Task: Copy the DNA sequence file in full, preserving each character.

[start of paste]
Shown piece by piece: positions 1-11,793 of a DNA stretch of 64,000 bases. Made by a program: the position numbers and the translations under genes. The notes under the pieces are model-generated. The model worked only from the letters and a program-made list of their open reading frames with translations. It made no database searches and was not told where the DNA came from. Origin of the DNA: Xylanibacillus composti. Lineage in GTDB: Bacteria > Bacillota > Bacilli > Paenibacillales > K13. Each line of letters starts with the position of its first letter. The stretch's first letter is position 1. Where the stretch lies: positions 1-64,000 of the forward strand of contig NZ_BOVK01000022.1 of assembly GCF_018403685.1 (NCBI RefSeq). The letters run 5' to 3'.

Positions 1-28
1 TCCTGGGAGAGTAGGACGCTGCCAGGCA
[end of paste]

Shown piece by piece: positions 1-11,793 of a DNA stretch of 64,000 bases. Made by a program: the position numbers and the translations under genes. The notes under the pieces are model-generated. The model worked only from the letters and a program-made list of their open reading frames with translations. It made no database searches and was not told where the DNA came from. Origin of the DNA: Xylanibacillus composti. Lineage in GTDB: Bacteria > Bacillota > Bacilli > Paenibacillales > K13. Each line of letters starts with the position of its first letter. The stretch's first letter is position 1. Where the stretch lies: positions 1-64,000 of the forward strand of contig NZ_BOVK01000022.1 of assembly GCF_018403685.1 (NCBI RefSeq). The letters run 5' to 3'.

Positions 1-28
1 TCCTGGGAGAGTAGGACGCTGCCAGGCA